One of the largest national senior living providers in the U.S. stopped offering discounts and other move-in incentives on Jan. 1. And yet, overall demand for its communities ticked up this year and shows no sign of stopping.
That’s according to Larry Cohen, CEO of Dallas-based Capital Senior Living (NYSE: CSU). He outlined the company’s recent moves Tuesday in an earnings call with analysts.
“Our demand is strengthening even though we stopped all our discounts and pricing incentives on January 1st,” he said.
The company previously offered three months of $500, $1,000, and $1,500 move-in discounts for its independent living, assisted living, and memory care units, respectively, during slow periods for occupancy.
Despite phasing out these price breaks, demand for units is moving in the right direction, Cohen emphasized. The company has seen net gains in occupancy in 8 of the 10 past weeks, above-average deposit-taking in the last 11 weeks, and saw a record number of monthly deposits and move-ins in March.
Other senior living providers on the fence about offering discounts or move-in incentives might look to Capital Senior Living as an example that the deal-sweeteners aren’t all they’re hyped up to be. Some in the industry have said that knocking money off the rent sends the wrong message and creates doubt among potential customers.
Still, the temptation to undercut competitors, especially in hot markets, is always prevalent, and lowering your initial pricing is an easy way to do that.
Slow start but more growth ahead
Overall, the company took a $21.8 million net loss for the first quarter of 2017. Capital Senior Living grew its quarterly revenue to $116 million, a roughly 6.2% increase from its revenue in the first quarter of 2016.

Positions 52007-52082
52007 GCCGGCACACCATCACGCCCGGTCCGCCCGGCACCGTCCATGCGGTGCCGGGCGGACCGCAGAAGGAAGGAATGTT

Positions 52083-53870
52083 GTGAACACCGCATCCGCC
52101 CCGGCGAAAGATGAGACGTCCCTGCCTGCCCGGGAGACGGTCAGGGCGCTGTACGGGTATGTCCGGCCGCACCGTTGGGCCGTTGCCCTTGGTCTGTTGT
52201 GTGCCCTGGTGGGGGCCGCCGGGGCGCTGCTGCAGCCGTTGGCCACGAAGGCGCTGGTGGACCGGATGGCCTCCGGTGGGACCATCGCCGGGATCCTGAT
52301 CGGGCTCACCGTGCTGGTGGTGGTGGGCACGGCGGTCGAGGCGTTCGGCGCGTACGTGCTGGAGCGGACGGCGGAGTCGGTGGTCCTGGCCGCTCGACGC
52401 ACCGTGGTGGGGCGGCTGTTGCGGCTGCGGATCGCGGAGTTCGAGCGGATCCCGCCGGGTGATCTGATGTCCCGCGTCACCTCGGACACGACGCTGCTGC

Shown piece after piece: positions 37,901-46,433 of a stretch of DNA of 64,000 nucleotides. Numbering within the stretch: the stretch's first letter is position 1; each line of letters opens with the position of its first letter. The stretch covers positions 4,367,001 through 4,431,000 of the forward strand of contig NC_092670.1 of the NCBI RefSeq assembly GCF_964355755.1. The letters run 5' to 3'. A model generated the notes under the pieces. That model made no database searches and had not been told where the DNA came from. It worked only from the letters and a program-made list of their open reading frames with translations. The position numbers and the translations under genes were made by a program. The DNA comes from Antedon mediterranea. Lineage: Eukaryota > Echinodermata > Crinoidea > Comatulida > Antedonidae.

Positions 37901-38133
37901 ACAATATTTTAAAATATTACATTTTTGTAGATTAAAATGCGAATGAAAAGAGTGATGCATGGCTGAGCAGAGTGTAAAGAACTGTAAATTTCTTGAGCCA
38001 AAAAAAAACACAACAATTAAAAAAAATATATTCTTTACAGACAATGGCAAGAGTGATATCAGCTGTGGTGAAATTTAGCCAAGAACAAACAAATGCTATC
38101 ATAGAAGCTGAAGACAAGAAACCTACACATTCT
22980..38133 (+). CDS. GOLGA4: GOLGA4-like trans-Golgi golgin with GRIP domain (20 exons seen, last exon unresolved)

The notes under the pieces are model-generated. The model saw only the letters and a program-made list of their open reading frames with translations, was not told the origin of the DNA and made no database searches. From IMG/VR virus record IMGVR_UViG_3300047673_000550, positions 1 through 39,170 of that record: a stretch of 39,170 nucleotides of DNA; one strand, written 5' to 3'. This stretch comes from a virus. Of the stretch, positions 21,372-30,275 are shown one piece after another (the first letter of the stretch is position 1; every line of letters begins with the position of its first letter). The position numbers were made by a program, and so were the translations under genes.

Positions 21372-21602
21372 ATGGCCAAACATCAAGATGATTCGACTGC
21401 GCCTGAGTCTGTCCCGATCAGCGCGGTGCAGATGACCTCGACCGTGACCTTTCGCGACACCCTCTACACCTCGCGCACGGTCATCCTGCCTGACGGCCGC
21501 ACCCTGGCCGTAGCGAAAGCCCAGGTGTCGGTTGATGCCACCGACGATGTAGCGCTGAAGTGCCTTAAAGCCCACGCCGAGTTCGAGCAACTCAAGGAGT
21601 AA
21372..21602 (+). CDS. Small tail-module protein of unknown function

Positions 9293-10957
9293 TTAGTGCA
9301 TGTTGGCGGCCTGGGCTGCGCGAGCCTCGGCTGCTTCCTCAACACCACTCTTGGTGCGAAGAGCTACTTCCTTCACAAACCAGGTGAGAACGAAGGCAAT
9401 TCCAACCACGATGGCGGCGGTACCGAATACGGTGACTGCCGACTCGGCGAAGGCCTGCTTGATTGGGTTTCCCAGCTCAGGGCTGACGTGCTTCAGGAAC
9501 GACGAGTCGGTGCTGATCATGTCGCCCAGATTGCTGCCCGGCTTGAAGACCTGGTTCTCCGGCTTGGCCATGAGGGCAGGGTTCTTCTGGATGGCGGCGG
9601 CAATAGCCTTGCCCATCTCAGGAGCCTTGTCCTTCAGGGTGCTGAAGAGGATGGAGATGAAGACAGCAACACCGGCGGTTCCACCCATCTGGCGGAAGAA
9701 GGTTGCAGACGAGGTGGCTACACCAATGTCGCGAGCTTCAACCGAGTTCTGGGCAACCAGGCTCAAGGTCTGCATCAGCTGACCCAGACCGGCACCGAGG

Difficulties with weather and the flu season hit the company especially hard, contributing to the net loss. Occupancy for Capital Senior Living’s consolidated communities was at 87.6% in the first quarter of this year, a decrease of about 90 basis points from the fourth quarter of 2016 and a decrease of 100 basis points from this time last year.
Though the first quarter of the year is generally not strong for the company’s bottom line, Cohen said he is heartened by the strong indicators over the past several weeks and believes things should continue in a positive direction in the second and third quarter. Overall, the company believes occupancy should increase 80 to 100 basis points through the remainder of the year.
The company in January also purchased four of its previously leased communities that should help bolster its bottom line next quarter, and it notes that its communities are insulated from new senior housing supply and wage pressures in most of its markets.
Shares were down 1.42% in after-hours trading early Tuesday evening following the earnings call.
Written by Tim Regan